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Stadium in the city, how much does it affect the price of real estate?
Football fans would even live inside a stadium if they could. But from an urban point of view, there is no doubt that the construction of a stadium can have advantages and disadvantages on several fronts. Indeed, one wonders what the impact of the two new stadiums promised by Inter and Milan will be, almost 100 years after the birth of San Siro.
Although still under negotiation, both constructions could significantly influence the price of real estate, perhaps more so than other metropolitan projects in progress or in the making. Or even influencing the municipality's business supply chain. Immobiliare.it also wondered about the potential development of urban prices in the face of mammoth architecture such as stadiums, and recently published a report.
Inter and Milan, two new stadiums on the way
70,000 seats, maybe four years for construction. These are the first facts about the stadium that is supposed to be built in Rozzano, a location near the centre of Milan. At the moment there are still negotiations with the Cabassi family for the purchase of the land, but the municipality has already given the go-ahead, with the approval of the Pgt (Territorial Government Plan). If the process goes well, the new stadium should be ready by 2028/2029.
And people are already thinking about the spin-off around the new stadium, which should rival the now historic San Siro. In fact, not only Inter-related activities are being considered, but also a sports centre and a park also available to the citizens, as well as a museum and a store.
And so is Milan, which is reportedly considering building its stadium in San Donato. In addition to the stadium, a sports citadel with an 18,000-seat arena. Unlike Inter, the municipality has not yet pronounced itself on the programme agreement to change the current Piano di Intervento Integrato (P.I.I.).
Also because, like the Inter stadium, the stadium would have as many as 70,000 seats, and must be ready by 2028/2029. Perhaps more than Inter, AC Milan wants to have a commercial activity around it that is very much linked to sport, but without disdaining restaurants, a lively entertainment activity throughout the year. All covered by green spaces.
Living near the stadium, the Immobiliare.it study
To sum up, should the twin projects come to fruition, the two localities of San Donato and Rozzano could enjoy new commercial and residential life. Such constructions, which bring hundreds of thousands of paying fans each year, as well as tourist attractions, have always been a source of extra revenue for everyone, including the municipalities. So much so that the ambition of these places is also being felt in real estate, judging by the data from the Immobiliare.it study.
In its latest report, Italy's leading real estate services portal sought to compare the average cost of homes within a 20-minute walk of major Serie A stadiums with the average price in the relevant neighbourhood. The following historical stadiums were examined:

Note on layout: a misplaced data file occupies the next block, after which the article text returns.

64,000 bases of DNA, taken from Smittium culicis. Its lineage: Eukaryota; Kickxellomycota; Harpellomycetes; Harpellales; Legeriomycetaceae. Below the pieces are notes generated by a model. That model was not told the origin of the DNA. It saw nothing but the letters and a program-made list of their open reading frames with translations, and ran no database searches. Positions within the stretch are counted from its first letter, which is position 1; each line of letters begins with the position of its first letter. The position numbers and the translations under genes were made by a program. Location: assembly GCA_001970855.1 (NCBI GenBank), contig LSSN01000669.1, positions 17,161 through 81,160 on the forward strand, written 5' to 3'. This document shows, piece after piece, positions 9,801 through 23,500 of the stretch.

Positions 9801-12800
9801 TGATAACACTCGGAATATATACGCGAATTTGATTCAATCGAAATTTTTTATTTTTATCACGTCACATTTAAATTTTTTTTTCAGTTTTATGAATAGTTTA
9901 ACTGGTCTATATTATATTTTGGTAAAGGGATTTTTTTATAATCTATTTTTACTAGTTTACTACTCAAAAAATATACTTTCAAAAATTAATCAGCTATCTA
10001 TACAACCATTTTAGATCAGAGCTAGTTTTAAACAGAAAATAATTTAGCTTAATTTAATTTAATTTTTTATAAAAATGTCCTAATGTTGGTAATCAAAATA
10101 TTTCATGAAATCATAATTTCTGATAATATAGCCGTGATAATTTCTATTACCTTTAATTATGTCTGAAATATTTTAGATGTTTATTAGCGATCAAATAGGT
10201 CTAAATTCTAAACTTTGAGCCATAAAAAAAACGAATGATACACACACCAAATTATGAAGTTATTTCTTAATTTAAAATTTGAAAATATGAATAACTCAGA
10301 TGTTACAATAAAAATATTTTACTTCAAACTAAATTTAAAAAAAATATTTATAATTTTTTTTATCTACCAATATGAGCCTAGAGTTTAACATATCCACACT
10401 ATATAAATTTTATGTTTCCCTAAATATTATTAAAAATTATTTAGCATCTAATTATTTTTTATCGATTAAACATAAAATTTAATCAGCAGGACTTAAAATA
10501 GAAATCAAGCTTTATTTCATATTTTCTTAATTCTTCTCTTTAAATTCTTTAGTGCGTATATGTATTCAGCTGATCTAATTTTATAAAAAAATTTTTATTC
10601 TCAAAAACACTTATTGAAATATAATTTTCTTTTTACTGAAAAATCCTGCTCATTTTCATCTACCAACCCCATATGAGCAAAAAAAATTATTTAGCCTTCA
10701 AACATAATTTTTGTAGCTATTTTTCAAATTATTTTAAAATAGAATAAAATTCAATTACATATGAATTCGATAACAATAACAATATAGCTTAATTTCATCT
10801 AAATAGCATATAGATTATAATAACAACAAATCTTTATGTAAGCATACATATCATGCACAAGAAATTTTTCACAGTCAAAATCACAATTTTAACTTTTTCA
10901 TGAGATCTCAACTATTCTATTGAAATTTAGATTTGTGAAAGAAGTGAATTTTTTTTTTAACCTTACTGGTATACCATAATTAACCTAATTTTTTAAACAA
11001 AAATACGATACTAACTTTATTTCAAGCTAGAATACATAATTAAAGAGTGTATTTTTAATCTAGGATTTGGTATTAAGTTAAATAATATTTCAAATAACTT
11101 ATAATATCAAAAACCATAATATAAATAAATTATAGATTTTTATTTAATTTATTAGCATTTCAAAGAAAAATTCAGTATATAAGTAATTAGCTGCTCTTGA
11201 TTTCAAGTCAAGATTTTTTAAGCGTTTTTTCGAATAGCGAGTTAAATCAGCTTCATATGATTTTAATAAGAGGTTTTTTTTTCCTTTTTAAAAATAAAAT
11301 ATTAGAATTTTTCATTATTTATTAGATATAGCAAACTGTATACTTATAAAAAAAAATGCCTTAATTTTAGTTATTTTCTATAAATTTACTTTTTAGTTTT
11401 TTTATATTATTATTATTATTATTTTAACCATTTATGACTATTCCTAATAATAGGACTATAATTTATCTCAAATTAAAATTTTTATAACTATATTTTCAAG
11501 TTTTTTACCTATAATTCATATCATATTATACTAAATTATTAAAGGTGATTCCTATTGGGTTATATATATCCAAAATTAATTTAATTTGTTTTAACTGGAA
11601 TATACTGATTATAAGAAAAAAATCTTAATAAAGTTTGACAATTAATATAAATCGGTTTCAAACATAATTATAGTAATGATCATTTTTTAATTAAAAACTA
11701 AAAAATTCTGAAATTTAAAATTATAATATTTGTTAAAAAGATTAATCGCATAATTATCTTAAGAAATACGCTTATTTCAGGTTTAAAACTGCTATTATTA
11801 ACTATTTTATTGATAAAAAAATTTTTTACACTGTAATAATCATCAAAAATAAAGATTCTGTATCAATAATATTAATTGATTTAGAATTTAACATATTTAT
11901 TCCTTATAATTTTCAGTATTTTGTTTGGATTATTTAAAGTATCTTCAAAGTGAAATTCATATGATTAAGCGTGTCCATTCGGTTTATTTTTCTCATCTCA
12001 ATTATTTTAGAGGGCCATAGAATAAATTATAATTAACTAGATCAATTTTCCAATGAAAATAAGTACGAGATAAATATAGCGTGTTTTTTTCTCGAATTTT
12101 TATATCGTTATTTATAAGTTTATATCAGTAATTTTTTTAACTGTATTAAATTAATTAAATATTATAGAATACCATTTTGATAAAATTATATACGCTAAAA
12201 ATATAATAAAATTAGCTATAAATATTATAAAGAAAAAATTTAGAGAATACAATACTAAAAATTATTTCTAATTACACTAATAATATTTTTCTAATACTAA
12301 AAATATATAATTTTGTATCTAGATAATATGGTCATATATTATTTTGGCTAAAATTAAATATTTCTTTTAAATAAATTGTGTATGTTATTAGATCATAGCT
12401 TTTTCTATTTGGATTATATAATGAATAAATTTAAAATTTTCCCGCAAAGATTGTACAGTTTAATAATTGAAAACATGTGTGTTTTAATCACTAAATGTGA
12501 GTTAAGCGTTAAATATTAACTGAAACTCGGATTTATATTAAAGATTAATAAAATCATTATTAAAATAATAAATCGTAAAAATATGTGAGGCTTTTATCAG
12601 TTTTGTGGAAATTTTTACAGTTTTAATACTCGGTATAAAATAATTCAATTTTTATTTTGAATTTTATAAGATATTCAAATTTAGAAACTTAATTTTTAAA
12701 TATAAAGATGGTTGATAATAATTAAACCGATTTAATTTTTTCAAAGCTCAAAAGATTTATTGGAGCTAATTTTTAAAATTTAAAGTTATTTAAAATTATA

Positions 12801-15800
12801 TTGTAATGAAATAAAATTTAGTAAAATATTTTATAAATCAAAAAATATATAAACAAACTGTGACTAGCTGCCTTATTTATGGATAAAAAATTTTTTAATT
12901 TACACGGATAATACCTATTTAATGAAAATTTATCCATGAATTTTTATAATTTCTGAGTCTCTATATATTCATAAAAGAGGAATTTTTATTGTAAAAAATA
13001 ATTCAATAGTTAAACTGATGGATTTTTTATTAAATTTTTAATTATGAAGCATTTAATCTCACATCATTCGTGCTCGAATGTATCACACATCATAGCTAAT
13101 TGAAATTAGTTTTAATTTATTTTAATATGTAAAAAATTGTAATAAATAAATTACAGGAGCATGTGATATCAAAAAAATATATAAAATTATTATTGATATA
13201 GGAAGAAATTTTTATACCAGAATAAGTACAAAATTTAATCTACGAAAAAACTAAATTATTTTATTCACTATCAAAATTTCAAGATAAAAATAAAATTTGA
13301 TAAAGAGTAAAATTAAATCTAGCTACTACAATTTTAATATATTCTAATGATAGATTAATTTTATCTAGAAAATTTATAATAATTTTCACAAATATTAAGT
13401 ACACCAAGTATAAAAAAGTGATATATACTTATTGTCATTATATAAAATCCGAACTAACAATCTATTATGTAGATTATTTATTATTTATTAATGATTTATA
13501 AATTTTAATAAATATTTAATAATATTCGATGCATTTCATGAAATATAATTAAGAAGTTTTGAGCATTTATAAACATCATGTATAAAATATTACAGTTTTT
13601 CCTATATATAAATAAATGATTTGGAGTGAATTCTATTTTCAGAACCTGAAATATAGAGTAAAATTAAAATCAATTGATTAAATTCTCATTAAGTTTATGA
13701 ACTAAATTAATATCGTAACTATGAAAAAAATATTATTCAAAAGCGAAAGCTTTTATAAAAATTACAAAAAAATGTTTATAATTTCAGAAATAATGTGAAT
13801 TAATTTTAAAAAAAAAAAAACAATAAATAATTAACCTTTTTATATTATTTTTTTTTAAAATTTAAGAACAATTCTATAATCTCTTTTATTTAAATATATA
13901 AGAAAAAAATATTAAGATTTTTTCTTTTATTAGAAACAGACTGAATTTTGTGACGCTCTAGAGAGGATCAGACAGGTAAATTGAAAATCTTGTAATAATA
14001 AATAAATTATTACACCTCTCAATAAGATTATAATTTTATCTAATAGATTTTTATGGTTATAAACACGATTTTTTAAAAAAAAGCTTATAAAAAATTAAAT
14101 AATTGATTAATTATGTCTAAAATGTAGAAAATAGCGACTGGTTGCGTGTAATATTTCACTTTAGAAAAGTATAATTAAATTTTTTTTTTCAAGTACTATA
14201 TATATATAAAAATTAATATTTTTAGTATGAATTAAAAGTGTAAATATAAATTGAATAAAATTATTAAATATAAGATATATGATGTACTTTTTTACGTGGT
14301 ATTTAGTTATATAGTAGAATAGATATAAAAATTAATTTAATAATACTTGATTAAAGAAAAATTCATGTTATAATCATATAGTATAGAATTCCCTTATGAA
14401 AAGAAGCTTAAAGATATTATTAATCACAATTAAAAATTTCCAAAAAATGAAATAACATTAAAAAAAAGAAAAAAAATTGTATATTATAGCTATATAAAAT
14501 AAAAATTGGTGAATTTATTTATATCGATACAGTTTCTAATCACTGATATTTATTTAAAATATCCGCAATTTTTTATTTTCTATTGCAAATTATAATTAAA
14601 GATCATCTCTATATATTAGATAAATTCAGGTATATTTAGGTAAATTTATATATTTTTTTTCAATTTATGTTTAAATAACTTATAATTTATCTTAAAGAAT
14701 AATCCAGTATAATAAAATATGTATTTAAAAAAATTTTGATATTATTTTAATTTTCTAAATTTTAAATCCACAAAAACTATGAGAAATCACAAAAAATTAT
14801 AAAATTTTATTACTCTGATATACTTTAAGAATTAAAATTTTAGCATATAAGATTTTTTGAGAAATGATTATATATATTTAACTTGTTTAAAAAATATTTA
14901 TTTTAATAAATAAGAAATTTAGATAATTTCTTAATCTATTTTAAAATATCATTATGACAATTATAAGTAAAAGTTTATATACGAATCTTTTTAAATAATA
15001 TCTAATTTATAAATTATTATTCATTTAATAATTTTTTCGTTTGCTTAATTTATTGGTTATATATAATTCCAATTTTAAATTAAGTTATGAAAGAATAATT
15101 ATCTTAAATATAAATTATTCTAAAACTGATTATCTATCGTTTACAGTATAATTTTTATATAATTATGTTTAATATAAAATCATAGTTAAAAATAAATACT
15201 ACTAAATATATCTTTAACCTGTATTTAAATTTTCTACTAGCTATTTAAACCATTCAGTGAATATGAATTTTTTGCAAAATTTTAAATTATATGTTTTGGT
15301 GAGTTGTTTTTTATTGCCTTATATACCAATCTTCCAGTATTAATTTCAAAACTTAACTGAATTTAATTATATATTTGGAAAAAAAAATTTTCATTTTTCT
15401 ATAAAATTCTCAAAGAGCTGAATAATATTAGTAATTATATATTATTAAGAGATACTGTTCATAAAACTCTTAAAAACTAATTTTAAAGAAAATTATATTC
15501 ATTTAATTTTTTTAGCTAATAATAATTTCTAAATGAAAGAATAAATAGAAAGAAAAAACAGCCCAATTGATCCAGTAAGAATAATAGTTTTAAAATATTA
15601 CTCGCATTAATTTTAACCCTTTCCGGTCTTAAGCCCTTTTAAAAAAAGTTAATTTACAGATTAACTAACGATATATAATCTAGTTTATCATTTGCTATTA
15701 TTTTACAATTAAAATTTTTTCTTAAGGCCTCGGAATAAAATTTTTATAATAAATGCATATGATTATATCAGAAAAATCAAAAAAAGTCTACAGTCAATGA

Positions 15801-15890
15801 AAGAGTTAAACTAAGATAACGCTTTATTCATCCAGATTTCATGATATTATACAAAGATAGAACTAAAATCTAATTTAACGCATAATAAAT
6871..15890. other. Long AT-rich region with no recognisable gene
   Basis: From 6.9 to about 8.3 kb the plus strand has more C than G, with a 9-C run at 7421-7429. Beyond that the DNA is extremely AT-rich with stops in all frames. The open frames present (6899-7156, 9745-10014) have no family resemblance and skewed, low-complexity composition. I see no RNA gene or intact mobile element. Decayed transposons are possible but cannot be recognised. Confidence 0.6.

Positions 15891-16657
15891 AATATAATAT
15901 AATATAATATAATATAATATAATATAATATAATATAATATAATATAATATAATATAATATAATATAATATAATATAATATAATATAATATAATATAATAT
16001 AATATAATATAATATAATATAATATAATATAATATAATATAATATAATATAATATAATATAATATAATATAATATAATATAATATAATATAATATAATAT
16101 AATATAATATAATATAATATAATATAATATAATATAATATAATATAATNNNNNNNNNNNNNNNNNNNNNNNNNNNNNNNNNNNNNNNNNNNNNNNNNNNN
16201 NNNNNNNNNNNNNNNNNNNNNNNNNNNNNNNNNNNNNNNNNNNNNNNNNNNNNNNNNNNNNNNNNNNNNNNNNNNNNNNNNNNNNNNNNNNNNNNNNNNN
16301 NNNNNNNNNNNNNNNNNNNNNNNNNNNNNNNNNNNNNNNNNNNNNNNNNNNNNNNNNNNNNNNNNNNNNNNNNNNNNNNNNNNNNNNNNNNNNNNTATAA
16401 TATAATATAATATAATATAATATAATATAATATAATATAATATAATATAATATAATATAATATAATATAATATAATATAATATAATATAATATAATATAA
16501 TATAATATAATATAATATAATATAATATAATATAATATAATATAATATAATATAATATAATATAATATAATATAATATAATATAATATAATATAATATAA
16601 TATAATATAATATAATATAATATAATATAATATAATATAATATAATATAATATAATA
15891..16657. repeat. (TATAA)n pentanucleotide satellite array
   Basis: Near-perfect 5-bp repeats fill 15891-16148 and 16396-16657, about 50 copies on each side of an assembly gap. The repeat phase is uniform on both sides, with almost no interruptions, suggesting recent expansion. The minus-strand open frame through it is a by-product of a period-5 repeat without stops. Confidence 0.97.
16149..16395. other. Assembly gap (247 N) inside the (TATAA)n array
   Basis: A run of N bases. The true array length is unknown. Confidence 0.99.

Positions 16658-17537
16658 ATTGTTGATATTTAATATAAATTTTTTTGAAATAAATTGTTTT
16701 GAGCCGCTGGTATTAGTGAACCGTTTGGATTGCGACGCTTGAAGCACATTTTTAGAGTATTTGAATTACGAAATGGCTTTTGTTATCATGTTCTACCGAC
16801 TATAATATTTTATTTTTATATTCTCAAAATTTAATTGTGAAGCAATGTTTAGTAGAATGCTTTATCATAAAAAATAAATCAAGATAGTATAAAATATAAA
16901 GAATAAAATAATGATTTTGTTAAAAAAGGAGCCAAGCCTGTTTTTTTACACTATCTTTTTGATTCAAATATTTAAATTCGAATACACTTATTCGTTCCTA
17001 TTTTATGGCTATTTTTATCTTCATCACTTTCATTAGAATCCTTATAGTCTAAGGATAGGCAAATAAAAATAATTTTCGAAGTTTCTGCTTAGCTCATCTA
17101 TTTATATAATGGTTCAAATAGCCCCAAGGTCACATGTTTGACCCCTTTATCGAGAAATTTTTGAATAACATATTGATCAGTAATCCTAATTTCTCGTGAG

- Olympic Stadium in Rome,
- Meazza Stadium (San Siro) in Milan,
- Artemio Franchi stadium in Florence,
- Dall'Ara stadium in Bologna,
- Maradona Stadium in Naples,
- Gewiss Stadium in Bergamo,
- Bentegodi stadium in Verona,
- Ferraris stadium in Genoa,
- Allianz Stadium in Turin.
The result is that in all places where it is built, the price of the property is sometimes higher and sometimes lower than the neighbourhood average. This ranges from the case of the Olimpico, where buying a house costs €5,000 per square metre, compared to €5,500 in the rest of the district (-10%). And so in Florence, with prices in the vicinity of the Franchi at 4,100 euro/sqm, 400 euro less than the district average. On the other hand, Milan charges 6.4 per cent more if you want a house near San Siro (4,400 euro, against the average 4,170 euro).
How much does the economy grow near the stadium?
If on the real estate level the result is mixed, on the other hand there are more concrete possibilities for financial growth. According to the analysis conducted by the Lega di Serie A team, reported by Calcio & Finanza, it shows that many stadiums are backward but still promising in terms of investment. Even investments by football clubs alone, in the order of hundreds of millions of euro, can ensure greater safety in the facilities, and a reduction in violence of up to 80 per cent compared to before.
Not to mention the economic spin-off. The report mentions for new sports constructions in Germany a total turnover of around 12 billion, with attendance increased by 40 per cent. In terms of the expenses incurred by La Liga clubs alone, there is talk of 1 billion in stadium revenues over five years. Even in France they have led to the creation of 15,000 jobs.
If such investments were made in Italy (not only in the case of the stadiums mentioned above), over the next 10 years, with an increase in investment from 2.8 to around 4 billion, there would be at least 10 billion in business spin-offs, of which 1.5 went to the state coffers for stadium revenues alone. There would thus be the creation of 20,000 new jobs, as well as a 30% increase in attendance. An image that could become reality with the two new stadiums, at least as far as Rozzano and San Donato are concerned. But this will also depend on the type of investor.